Percentage of male nursing students on the rise

Emily Harris/The News
Matt Griffith (left) and Gavin Nall (right) are seniors in the School of Nursing and Health Professions, which has seen an increase in male graduates.Emily Harris/The News Matt Griffith (left) and Gavin Nall (right) are seniors in the School of Nursing and Health Professions, which has seen an increase in male graduates.

Story by Alicia SteeleStaff writer

Emily Harris/The News Matt Griffith (left) and Gavin Nall (right) are seniors in the School of Nursing and Health Professions, which has seen an increase in male graduates.

Emily Harris/The News
Matt Griffith (left) and Gavin Nall (right) are seniors in the School of Nursing and Health Professions, which has seen an increase in male graduates.

Male nurses make up about 33 percent of the December 2015 graduating class from Murray State’s School of Nursing and Health Professions.

Murray State’s School of Nursing and Health Professions has had a large increase in male enrollment over the past few years – with 11 of the 34 graduates being male.

“I think that the constant growing job market for nurses is the reason that more men are beginning to fill the ranks of the nursing staff,” said John Myers, junior nursing major from Paducah, Kentucky.

Myers said that he chose the Nursing Program at Murray State because of its exceptional quality and access to the area’s hospitals, and the constant growing job market for nurses around the world. He also said he chose to go into nursing after the impact nurses had on him.

“I felt a calling to go into this field after I had several great experiences with nurses during some of my hospital stays,” Myers said. 

Marcia Hobbs, dean of the School of Nursing and Health Professions, said as other professions begin to see a greater diversity in their work force, so does nursing.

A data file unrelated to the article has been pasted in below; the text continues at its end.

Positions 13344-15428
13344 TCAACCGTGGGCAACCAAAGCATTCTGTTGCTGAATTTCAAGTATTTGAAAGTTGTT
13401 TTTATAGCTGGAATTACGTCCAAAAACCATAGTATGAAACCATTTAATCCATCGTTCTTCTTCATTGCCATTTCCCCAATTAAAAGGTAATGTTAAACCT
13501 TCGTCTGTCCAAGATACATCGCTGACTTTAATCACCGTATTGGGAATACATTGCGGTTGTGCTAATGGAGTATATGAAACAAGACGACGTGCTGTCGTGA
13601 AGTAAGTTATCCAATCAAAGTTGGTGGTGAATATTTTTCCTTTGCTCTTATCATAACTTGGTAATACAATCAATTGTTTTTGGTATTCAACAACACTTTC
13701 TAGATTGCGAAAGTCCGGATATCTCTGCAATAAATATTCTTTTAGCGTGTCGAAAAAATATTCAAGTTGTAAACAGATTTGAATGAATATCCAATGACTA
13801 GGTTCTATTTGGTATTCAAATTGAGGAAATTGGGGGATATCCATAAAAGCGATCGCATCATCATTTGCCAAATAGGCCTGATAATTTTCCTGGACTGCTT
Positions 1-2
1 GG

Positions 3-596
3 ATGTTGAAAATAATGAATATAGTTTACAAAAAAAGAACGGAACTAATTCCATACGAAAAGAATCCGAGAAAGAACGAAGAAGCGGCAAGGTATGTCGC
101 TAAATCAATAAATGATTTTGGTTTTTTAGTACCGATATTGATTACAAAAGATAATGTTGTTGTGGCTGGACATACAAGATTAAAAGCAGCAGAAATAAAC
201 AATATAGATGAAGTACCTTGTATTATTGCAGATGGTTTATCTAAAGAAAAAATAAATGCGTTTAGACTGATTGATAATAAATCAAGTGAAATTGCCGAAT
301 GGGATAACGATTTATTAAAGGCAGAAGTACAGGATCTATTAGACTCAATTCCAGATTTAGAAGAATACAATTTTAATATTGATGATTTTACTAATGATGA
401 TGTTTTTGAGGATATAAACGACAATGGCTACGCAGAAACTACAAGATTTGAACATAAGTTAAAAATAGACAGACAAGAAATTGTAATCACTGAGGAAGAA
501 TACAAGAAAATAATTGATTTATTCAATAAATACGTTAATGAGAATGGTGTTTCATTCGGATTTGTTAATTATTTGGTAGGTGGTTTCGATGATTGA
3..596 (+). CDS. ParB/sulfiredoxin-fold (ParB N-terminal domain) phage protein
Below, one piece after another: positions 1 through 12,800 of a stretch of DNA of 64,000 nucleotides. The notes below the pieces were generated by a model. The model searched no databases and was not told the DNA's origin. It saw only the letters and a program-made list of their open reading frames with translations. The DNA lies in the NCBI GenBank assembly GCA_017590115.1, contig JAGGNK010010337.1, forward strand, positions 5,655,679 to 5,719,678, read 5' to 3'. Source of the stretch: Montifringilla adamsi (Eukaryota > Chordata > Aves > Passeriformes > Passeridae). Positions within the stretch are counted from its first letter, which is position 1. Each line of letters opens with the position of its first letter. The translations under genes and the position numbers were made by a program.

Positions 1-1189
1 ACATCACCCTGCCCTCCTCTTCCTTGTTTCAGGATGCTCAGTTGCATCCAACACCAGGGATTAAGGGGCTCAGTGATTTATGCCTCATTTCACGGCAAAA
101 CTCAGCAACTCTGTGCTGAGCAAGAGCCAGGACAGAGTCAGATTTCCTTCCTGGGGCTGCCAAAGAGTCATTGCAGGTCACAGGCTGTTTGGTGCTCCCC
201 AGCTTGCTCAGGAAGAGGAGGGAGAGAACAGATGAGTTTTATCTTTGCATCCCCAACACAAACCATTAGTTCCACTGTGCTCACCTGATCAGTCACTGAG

“A career in nursing offers fairly stable employment opportunities while also providing pretty decent economic return immediately after graduation,” Hobbs said.

Like most professions however, there is a gender gap in the salaries of male and female nurses. Men in this profession make nearly $5,000 more annually than women, according to a report by USA TODAY.

“Over a long career, it adds up to more than $150,000,” said study author Ulrike Muench, professor and researcher at the University of California, San Francisco, in USA TODAY. 

With the growing number of male nurses, females still occupy a majority of the jobs in this field. In Kentucky, female nurses outnumber male nurses 12 to one, according to Becker’s Hospital Review, a magazine for hospital business news and analysis for hospital and health system executives, based on 2015 numbers.

“No states have an equal distribution of gender in nursing, but a single state – Nebraska – has more male nurses than female nurses,” according to Becker’s Hospital Review.

In Nebraska, there are approximately three male nurses for every female nurse.

Myers said with the high demand for male nurses today, he knew he could easily find a job.

The American Assembly for Men in Nursing, aimed at encouraging men of all ages to become nurses, is currently running a campaign to see a 20 percent increase in male nurses in the United States by the year 2020, according to their website.

The United States is expected to experience a shortage of nurses as the baby boomers age and the need for health care grows, according to the American Association of Colleges of Nurses.

“The shortage of nurses is constantly growing, and I knew I would always have a job in this field,” Myers said.